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A Monolithic Hurricane-Resistant Roof Made from Low-Density Composites Inventors:

Serial Number: Filing Date:

Wool, Richard P.; Dweib, Mahmoud A.; Shenton, Harry W.; Chapas, Richard 60/512,546

Docket Number: UD04-17

October 17, 2003

This invention describes novel composites and processing to make large-scale monolithic housing structural components. A monolithic roof structure was designed, and scale-model prototypes were manufactured and tested. Plant oil-based resins and natural fibers such as, but not limited to, flax, hemp, pulp, and cellulose fibers from recycled paper and wood pulp in the form of mats were used; a vacuumassisted resin transfer molding process (VARTM) was used to manufacture composite materials of up to 50% fiber weight fraction. A Method for Producing Thin Films Inventors:

Patent Number: Issue Date:

Birkmire, Robert W.; Eser, Erten; Hanket, Gregory; McCandless, Brian E. 6,676,994

Active and Adaptive Photochromic Fibers, Textiles, and Membranes Inventors:

Rabolt, John A.; Bianco, Andrea Serial Number: 60/553,513 Filing Date: March 16, 2004 Docket Number: UD04-36 This invention encompasses the incorporation of reversible photochromic molecules (e.g., dyes) into micro- and nanofibers through the electrospinning process. In this process, a solution of a polymer (such as polymethylmethacrylate (PMMA) and the photochromic molecule is shaped into a small-diameter fiber by the application of electrostatic forces using electric fields that vary, for example, from 300 –2,000 volts per centimeter. The resulting fibers are collected on a target that can be electrically grounded or held at a voltage lower (or oppositely charged) than that of the “nozzle” where the droplet of polymer/photochromic molecule first emerges from the reservoir of solution. The fibers have diameters that range from 1–2 microns to hundreds of nanometers and have been shown to contain a uniform distribution of photochromic molecules throughout. Mats, membranes, and non-woven textiles formed from these fibers have been shown to reversibly change color depending on the wavelength of light they are exposed to. Uses range from nonwoven textiles and membranes that change color depending on the amount of wavelength of light impinging on them from optical switches and sensors.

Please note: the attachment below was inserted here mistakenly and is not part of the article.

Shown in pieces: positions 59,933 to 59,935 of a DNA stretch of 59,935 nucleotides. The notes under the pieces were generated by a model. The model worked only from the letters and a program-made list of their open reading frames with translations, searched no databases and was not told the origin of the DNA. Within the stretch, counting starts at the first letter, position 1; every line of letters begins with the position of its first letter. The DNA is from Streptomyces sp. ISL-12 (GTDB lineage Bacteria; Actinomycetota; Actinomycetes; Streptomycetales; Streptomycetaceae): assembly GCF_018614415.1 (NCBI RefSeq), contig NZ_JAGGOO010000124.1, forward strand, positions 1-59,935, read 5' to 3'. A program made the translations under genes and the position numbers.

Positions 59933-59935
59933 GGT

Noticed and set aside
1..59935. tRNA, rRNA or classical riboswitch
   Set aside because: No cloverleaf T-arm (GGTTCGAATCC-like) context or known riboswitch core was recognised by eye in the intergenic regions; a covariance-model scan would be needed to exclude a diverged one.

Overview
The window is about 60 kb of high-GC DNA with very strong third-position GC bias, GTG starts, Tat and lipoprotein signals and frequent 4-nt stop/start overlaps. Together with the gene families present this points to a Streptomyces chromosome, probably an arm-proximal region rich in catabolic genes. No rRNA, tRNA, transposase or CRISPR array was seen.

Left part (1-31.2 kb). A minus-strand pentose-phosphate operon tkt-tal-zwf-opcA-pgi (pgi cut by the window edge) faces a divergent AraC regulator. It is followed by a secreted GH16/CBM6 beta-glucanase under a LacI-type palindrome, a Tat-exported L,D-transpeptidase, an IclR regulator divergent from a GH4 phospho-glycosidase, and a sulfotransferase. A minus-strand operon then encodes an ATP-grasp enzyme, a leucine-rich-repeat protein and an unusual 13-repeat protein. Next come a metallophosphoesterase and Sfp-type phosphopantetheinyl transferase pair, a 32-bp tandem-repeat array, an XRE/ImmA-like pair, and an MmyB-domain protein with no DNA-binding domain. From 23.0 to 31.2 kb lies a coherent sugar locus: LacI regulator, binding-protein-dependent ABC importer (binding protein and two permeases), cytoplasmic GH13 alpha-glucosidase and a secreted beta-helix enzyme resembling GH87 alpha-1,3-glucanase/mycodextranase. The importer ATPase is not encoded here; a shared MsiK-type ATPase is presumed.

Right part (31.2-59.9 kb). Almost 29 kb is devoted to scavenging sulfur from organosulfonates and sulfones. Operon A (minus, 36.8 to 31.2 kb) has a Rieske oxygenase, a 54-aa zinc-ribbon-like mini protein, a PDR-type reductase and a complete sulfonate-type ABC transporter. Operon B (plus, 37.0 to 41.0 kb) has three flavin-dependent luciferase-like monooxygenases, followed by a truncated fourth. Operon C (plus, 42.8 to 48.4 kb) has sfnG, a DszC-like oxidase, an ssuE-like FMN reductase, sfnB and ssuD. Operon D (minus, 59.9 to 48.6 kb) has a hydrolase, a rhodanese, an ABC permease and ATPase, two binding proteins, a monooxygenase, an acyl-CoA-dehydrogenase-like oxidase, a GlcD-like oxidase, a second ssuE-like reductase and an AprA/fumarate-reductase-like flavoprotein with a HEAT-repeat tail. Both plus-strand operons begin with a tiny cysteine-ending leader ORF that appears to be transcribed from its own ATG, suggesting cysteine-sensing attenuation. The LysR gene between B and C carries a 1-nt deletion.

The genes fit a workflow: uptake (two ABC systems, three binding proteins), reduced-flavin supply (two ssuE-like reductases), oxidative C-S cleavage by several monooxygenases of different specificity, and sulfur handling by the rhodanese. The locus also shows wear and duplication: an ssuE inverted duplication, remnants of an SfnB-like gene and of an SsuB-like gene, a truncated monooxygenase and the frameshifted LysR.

January 13, 2004

Docket Number: UD00-09

Thin films are produced by a method wherein a material is heated in a furnace placed inside a vacuum system. An inert gas is flown over/through the heated material. The vapors of the material are entrained in the carrier gas which is then directed onto a substrate heated to a temperature below that of the furnace temperature and placed in close proximity to the exit of the furnace.


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